Stanzle also chafes at the notion that he, a chef, might have a favorite Elvis dish.

 “People have this picture in their heads of all of us sitting around eating fried peanut butter and banana sandwiches,” he complains. “It’s not like that.”

How is it, then?

“It’s about the music,” he said. “Everybody has something different, believe me. You’ll see the same songs over and over, but you’ll never hear any of them sung exactly the same, I can guarantee you that.”

Stanzler will perform as a ’70 s-era Elvis for his part of the competition, and admits that “My Way” is his favorite song to perform. His top Elvis movie is, he says, “hands down, King Creole.”

Beyond that, he’d rather let the music do the talking, not white leather jumpsuits, oversized sunglasses and full-length, rhinestone-encrusted capes.

“If it weren’t for the music, no one would care about the clothes,” Stanzler said.

But have a good time, right?

“I take it seriously, but I don’t take myself too seriously. Let the festival speak for itself,” he said.

Viva Manch-Vegas
What: New England Elvis® Festival
Where: Radisson Center of NH, 700 Elm St. in downtown Manchester
When: Friday, Sept. 4, through Sunday, Sept. 6
Tickets:  $65-$115 for packages including the entire weekend (room not included); Elvis® Tribute Artist Competition Schedule ($15 for both sets each day / $40 for all three days); tickets start at $35 for Saturday evening’s show
Events: Here are some of the scheduled events. See for the complete schedule as well as more detailed pricing information.

• Friday, Sept. 4
5 p.m. — Set One, First Round: 10 ETAs, backed by recorded music
8 p.m. — Set Two, First Round: 10 ETAs, backed by the Change of Habit Tribute Band.
11 p.m. — After Hours Party, J.D.’s Tavern. Tribute artists “perform hits from Elvis and anything else they feel up to.” (free)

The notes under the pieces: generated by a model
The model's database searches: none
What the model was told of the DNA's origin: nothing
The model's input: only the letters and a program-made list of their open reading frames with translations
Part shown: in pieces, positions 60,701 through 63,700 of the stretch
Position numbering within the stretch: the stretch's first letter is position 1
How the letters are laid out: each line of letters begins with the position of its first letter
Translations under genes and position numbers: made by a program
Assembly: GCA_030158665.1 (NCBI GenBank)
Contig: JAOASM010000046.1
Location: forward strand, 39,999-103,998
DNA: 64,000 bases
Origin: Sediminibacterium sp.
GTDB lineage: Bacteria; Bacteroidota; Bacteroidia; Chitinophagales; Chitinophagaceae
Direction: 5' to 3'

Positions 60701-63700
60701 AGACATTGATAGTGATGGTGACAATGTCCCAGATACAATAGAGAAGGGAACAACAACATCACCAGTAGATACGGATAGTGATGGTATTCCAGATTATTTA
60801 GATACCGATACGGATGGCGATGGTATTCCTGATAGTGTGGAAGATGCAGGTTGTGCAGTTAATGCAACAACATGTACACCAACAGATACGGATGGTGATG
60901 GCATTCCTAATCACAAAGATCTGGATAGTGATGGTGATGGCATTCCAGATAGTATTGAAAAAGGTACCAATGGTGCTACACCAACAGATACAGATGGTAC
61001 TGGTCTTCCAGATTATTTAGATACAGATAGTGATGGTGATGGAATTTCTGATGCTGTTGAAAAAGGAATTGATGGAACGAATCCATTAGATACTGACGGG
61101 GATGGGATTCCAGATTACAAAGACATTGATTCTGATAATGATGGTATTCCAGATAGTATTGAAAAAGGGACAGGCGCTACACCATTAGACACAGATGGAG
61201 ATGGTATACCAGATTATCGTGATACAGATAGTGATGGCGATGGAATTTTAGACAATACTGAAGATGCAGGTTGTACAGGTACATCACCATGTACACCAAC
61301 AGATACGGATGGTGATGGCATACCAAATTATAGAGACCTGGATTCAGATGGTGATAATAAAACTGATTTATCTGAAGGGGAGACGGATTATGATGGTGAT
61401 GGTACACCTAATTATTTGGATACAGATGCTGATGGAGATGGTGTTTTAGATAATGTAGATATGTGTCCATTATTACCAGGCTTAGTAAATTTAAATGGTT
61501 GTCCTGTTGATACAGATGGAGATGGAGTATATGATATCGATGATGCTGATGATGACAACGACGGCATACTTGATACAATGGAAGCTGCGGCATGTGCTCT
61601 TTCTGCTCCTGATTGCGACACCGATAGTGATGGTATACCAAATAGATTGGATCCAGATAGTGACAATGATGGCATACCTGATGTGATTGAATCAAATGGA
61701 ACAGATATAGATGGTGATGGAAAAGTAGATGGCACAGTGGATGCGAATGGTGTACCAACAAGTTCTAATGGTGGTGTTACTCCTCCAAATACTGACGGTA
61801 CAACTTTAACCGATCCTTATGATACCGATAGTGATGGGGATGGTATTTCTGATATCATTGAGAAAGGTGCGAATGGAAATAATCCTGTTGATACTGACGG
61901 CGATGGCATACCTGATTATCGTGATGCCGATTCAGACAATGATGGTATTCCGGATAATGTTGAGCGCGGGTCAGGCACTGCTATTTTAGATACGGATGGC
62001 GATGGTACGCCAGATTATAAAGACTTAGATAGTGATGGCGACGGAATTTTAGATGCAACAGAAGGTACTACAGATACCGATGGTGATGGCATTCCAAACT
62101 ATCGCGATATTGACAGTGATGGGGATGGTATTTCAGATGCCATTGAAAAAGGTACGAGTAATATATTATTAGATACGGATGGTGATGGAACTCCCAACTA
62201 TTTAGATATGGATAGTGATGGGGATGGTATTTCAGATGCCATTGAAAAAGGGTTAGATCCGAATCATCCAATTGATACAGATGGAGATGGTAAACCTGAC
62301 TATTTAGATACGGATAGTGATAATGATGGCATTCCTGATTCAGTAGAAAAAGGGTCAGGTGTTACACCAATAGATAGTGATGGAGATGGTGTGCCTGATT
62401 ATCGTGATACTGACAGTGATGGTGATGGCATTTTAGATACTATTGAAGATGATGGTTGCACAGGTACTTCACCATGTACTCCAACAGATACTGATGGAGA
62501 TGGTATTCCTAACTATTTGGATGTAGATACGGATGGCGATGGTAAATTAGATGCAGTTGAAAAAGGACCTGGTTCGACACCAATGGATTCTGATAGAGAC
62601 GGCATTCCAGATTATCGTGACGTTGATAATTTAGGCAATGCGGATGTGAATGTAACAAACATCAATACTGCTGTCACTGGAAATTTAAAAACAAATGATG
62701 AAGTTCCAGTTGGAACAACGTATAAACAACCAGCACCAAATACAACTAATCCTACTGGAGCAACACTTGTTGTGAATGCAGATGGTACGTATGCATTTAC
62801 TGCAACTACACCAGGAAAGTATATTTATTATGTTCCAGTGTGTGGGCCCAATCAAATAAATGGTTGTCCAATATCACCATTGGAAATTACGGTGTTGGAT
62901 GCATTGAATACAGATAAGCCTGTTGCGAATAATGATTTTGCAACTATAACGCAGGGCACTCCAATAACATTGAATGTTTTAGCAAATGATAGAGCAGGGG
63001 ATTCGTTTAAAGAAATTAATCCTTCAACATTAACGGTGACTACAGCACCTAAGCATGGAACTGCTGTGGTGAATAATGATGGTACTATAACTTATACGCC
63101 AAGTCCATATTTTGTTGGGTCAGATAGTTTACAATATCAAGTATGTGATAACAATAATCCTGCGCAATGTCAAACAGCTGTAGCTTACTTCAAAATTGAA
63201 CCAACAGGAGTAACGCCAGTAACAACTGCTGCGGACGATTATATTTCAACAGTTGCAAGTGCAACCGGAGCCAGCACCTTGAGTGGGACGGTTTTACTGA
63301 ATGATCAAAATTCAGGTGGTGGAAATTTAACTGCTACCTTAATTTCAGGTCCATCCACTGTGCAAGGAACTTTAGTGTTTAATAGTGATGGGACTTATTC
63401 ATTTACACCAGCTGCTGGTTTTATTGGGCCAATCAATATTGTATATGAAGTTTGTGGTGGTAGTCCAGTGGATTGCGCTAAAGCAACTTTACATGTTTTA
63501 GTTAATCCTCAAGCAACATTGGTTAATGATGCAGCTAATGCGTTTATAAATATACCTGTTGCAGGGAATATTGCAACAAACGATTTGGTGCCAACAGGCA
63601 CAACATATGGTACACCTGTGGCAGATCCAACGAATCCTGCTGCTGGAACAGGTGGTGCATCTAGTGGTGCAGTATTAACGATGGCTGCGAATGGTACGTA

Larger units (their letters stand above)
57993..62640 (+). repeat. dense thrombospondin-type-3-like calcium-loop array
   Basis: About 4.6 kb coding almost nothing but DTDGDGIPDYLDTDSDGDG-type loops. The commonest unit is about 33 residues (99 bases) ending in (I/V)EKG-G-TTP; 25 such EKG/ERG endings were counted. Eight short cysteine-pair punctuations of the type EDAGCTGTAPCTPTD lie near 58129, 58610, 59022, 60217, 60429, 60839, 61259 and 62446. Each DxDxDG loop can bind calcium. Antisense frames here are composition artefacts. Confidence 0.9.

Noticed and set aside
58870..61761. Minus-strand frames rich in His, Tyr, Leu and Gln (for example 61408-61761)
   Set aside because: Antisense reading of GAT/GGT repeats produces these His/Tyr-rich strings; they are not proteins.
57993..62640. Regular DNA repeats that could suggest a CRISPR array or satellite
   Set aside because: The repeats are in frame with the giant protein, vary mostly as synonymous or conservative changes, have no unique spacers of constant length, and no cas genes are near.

• Saturday, Sept. 5
10 a.m. — Set One, Second Round: 10 ETAs, backed by the Change of Habit Tribute Band.
1 p.m. — Set Two, Second Round: 10 ETAs, backed by recorded music
8 p.m. “Aloha from New England” starring Shawn Klush, featuring Pete Paquette, Master of Ceremonies Ronnie Craig, and the Change of Habit Tribute Band. ($35 and up if ticketed separately)
11 p.m. — After Hours Party, J.D.’s Tavern. Tribute artists “perform hits from Elvis and anything else they feel up to.” (free)

• Sunday, Sept. 6
10 a.m. — Gospel concert: Tribute Artists perform Elvis’ Gospel Hits (free)
(Both sets backed by the Change of Habit Tribute Band)
1 p.m. — Set One, Final Round: Five of the 10 finalists sing five songs each
3 p.m. — Set Two, Final Round: Five of the 10 finalists sing five songs each
5 p.m.— Awards Ceremony: top 10 finalists are awarded over $3,500 in prize money.(free)
6:30 p.m. — Wrap party, J.D.’s Tavern (free)

More than 20 performers will compete in this weekend’s festival. Here are the 2009 competing Elvis® Tribute Artists:
Jim Barone of Mullica, NJ
Carl Brandon of Quebec, Canada
Michael Bravener of New Brunswick, Canada
Garyelvis Britt of Plant City, FL
John Cigan of Ontario, Canada
Wayne Curtis of Tully, NY
Eric Haws (E-Rock) of Buckner, MO
Bruce Herron of Ontario, Canada
Paul Hunt of Schenectady, NY
Michael O’Connor of Philadelphia, PA
Lamar Petersof of Maspeth, NY
Drew Polsun of Scotia, NY
Joe Ramsey of Glens Falls, NY
Dave Robinson of Ontario, Canada
Bryant Scott of Quebec, Canada
Mark Stanzler of Manchester, NH
Mark Gagnon of Fayetteville, NC
Robert Washington of Auburn, ME
Dana Zagoreos of Peabody, MA
Jay Zanier of Ontario, Canada
Ernest Hefferon of Suffolk, VA